And in before riddler starts screaming about the poor german consumer. They are paying 3.6 cents per kilowatt hour.

    Here in BC we pay over 60 cents, and thanks to our far right gov't if you go over 1350 kilowatt hours in a 2 month cycle, the additional hours are over a dollar per.
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    Oct 16, 2012 2:36 AM GMT
    Bullshit bullshit bullshit

    The black out was not caused by under supply due to phasing out of fossil fuel reactors but due to intentional forecast miscalculations by the energy suppliers to maximize profits. So plain old greed caused the blackouts.

    Riddler, take your agenda and shove it up your ass!
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    Oct 16, 2012 4:19 AM GMT
    meninlove said The problem was isolated to the Hamburg region and only very temporarily affected some heavy industry. They have lots of power generation but a lack of infrastructure in the grid going North to South.

    And in before riddler starts screaming about the poor german consumer. They are paying 3.6 cents per kilowatt hour.

    Here in BC we pay over 60 cents, and thanks to our far right gov't if you go over 1350 kilowatt hours in a 2 month cycle, the additional hours are over a dollar per.


    Damn, and in natural gas-rich PA I'm still paying 6.5 cents per kilowatt hour, plus all kinds of distribution costs. icon_eek.gif
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    Oct 16, 2012 12:07 PM GMT
    meninlove said The problem was isolated to the Hamburg region and only very temporarily affected some heavy industry. They have lots of power generation but a lack of infrastructure in the grid going North to South.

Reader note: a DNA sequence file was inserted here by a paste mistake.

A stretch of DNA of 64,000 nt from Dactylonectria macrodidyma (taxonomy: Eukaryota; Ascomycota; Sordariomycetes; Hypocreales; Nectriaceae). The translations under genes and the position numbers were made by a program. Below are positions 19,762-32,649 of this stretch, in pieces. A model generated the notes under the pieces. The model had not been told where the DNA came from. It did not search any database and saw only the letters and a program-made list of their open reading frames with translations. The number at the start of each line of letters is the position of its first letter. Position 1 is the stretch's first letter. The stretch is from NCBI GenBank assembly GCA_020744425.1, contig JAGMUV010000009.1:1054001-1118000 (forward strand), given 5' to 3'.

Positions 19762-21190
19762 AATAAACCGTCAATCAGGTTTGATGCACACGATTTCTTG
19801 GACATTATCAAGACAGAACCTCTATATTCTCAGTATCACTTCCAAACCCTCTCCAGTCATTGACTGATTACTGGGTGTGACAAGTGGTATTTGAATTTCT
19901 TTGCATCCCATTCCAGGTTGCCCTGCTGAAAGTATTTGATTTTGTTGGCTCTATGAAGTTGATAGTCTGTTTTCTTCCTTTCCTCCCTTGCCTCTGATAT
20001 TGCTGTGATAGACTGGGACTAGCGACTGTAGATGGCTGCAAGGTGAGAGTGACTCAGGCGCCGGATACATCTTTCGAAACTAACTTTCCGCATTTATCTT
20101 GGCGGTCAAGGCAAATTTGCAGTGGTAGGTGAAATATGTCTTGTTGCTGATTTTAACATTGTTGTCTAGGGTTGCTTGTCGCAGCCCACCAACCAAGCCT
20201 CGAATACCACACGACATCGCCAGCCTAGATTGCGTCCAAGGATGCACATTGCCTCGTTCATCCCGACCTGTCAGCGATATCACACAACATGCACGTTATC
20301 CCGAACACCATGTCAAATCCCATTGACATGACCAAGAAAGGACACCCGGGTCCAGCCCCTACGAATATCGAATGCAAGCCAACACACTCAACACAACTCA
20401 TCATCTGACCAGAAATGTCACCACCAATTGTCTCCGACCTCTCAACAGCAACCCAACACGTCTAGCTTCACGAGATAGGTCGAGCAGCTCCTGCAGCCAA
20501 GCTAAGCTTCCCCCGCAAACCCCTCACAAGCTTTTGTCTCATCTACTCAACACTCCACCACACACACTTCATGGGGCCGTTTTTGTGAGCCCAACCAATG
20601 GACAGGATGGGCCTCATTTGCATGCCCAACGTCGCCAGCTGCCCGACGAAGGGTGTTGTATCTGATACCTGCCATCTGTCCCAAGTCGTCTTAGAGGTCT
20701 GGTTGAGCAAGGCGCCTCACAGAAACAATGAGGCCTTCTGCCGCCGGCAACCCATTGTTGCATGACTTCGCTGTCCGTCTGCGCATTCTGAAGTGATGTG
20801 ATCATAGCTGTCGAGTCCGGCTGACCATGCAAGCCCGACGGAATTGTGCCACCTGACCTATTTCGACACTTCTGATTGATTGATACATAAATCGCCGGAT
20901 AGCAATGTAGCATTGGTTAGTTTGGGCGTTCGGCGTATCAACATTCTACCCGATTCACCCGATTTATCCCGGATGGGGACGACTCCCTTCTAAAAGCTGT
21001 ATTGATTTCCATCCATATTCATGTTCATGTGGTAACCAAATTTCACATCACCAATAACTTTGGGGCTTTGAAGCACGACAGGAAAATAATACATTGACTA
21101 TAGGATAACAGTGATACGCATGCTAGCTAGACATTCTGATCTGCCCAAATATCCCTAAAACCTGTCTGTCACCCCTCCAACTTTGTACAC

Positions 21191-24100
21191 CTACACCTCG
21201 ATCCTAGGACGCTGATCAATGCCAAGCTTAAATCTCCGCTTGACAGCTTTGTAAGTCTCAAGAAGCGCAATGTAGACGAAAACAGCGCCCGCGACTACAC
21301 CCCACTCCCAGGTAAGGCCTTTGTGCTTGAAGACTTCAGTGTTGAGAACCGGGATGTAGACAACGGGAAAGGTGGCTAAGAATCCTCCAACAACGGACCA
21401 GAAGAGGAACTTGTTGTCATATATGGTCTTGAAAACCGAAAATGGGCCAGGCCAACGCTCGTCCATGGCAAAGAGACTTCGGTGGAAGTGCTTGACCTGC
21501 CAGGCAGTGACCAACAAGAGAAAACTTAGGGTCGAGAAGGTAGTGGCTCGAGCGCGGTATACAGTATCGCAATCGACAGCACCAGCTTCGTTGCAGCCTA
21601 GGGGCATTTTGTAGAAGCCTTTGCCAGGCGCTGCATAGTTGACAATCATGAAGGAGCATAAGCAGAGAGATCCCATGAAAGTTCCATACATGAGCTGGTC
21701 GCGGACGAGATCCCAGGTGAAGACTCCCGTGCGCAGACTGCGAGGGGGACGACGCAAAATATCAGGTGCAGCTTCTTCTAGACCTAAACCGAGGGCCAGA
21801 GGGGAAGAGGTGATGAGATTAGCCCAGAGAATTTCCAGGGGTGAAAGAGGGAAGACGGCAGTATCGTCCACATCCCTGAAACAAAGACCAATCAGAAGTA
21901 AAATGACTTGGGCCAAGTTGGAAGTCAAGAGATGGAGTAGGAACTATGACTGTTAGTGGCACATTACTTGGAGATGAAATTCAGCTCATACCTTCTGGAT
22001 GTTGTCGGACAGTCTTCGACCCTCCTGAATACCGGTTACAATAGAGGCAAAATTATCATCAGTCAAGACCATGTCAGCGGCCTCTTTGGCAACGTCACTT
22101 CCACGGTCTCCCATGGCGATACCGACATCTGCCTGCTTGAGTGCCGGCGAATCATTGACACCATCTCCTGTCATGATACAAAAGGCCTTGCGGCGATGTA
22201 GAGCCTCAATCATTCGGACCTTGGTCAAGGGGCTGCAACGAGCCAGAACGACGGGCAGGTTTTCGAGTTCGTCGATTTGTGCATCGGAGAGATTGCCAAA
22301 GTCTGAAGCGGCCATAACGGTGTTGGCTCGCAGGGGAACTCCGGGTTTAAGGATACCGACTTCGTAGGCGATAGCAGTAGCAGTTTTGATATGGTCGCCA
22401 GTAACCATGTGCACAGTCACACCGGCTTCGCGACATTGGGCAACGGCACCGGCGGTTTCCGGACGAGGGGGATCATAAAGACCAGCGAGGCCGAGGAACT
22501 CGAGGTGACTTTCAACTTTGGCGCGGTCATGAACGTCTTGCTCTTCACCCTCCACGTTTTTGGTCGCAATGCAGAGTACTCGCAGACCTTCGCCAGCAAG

And in before riddler starts screaming about the poor german consumer. They are paying 3.6 cents per kilowatt hour.

    Here in BC we pay over 60 cents, and thanks to our far right gov't if you go over 1350 kilowatt hours in a 2 month cycle, the additional hours are over a dollar per.


    Er.... try again. "Germany € 0.2541/kWh" - data as of May 2012
    http://www.energy.eu/#domestic

    And in BC? Data is *currrent*
    http://www.bchydro.com/youraccount/content/residential_rates.jsp
    "Under the Residential Conservation Rate, customers pay 6.80 cents per kWh for the first 1,350 kWh they use over an average two-month billing period. Above that amount, customers pay 10.19 cents per kWh for the balance of the electricity used during the billing period."

    Do you have better data? If so, do please link. Unless you enjoy making yourself look like an idiot, me thinks you misread the numbers by a *factor of ten* icon_wink.gif
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    Oct 16, 2012 12:08 PM GMT
    bhp91126 saidBullshit bullshit bullshit

    The black out was not caused by under supply due to phasing out of fossil fuel reactors but due to intentional forecast miscalculations by the energy suppliers to maximize profits. So plain old greed caused the blackouts.

    Riddler, take your agenda and shove it up your ass!


    You do understand what central planning is...? Well, apparently not.
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    Oct 16, 2012 12:15 PM GMT
    More here: "Germany Rethinks Path to Green Future"
    http://www.spiegel.de/international/germany/problems-prompt-germany-to-rethink-energy-revolution-a-852815.html

    Germany's energy revolution is the government's only major project -- but the problems keep piling up. The pace of grid expansion is sluggish, and electricity costs for consumers are rising. The environment minister wants to fundamentally alter the way green energy is subsidized, but will it mean putting the brakes on the entire project? [...]

    The Renewable Energy Act (EEG) is the biggest cost factor in Germany's energy reorientation. The rules for the subsidies are quite simple: Operators of wind farms, solar arrays and biogas plants get a guaranteed, fixed feed-in price for all electricity they generate over a period of many years. Power companies are required to purchase this energy, but at a price much higher than what they get for it on the market. The difference is paid for by consumers through their electricity bill.